Skyler Howard will be entering his senior season with something to prove.
Actually, that’s been the theme for his entire college career, dating back to his days at Stephen F. Austin and Riverside City College. He was always told he wasn’t good enough to be a starting quarterback at the highest level of college football.
Last season, he not only proved he could maintain his position at West Virginia, but thrive in it.
This year, he needs to lead the team even more as the Mountaineers should try to compete for the Big 12 Conference championship.
What blemished Howard’s effort last season was a four-game losing streak through the month of October. The Mountaineers suffered back-to-back-to-back-to-back setbacks against conference foes Oklahoma, Oklahoma State, Baylor and TCU.
That can’t happen in 2016. And, it won’t, because Howard is more seasoned at this level than he was a year ago.
He showed signs of being a more polished quarterback at Saturday’s Gold-Blue Spring Game.
Howard threw for three touchdowns against the WVU defense and completed 18 of 26 passes for a total of 270 yards. In games last year, Howard threw for 270 or more yards in six of 12 games. Mind you, with Wendell Smallwood emerging as the best running back in the Big 12, West Virginia ran the more than it did in previous years.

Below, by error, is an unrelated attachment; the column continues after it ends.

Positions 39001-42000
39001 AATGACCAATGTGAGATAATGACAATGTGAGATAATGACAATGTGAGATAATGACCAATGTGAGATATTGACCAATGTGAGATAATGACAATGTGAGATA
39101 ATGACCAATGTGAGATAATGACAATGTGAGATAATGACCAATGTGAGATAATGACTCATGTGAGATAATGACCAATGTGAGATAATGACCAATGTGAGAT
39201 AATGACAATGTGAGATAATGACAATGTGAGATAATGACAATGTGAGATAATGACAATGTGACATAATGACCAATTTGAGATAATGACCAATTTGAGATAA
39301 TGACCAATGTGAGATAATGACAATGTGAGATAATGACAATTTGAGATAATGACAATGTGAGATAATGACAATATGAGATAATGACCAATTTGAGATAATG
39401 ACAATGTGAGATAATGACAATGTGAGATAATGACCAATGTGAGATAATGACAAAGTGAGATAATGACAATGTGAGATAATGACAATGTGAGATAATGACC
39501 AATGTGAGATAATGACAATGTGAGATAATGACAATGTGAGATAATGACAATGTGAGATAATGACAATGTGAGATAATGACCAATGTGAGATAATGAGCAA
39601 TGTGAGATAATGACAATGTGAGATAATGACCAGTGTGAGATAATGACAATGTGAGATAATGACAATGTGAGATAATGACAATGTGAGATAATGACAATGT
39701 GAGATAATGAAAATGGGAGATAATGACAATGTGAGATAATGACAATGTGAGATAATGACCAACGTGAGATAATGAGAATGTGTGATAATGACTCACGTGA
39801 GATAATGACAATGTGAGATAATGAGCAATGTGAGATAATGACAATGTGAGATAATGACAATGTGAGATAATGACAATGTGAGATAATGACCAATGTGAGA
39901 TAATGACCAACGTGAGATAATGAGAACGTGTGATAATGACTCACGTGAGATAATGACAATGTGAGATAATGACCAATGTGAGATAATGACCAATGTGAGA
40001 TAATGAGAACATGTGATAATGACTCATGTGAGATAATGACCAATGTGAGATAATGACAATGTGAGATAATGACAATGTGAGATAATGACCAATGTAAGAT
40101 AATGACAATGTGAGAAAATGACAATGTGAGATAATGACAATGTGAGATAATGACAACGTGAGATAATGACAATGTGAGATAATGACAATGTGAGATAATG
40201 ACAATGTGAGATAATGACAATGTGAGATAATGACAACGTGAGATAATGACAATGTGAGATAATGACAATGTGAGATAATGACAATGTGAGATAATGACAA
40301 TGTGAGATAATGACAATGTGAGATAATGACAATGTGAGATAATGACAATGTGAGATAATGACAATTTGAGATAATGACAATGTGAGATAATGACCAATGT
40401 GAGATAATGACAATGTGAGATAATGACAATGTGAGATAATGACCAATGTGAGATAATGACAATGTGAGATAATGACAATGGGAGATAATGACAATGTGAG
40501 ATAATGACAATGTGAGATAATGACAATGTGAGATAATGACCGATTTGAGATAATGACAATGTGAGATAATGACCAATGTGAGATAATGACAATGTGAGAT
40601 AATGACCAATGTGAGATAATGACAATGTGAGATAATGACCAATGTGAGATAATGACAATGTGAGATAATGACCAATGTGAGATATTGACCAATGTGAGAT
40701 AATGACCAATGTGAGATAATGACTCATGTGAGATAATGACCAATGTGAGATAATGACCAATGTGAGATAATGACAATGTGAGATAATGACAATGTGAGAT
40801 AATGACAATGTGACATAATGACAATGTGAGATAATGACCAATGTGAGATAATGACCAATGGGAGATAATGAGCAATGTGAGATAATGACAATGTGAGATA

Still, Howard learned how to handle a more balanced attack. The passing game in the Cactus Bowl was anything but balanced, though. Howard threw the ball 51 times and completed 28 passes for an eye-opening 532 yards.
The Mountaineers put up 672 yards of total offense in the come-from-behind victory.
About three months after that thrilling victory in Arizona, Howard had to show those same heroics as his offense came back against the defensive team.
Back up quarterbacks William Crest, Chris Chugunov and David Sills threw second half touchdown passes in the Spring Game has the offense rallied for a 49-46 victory in front of about 6,000 fans at The Greenbrier Resort.
Either one of those guys will be the WVU quarterback of the future. But for now, Howard is the man in charge.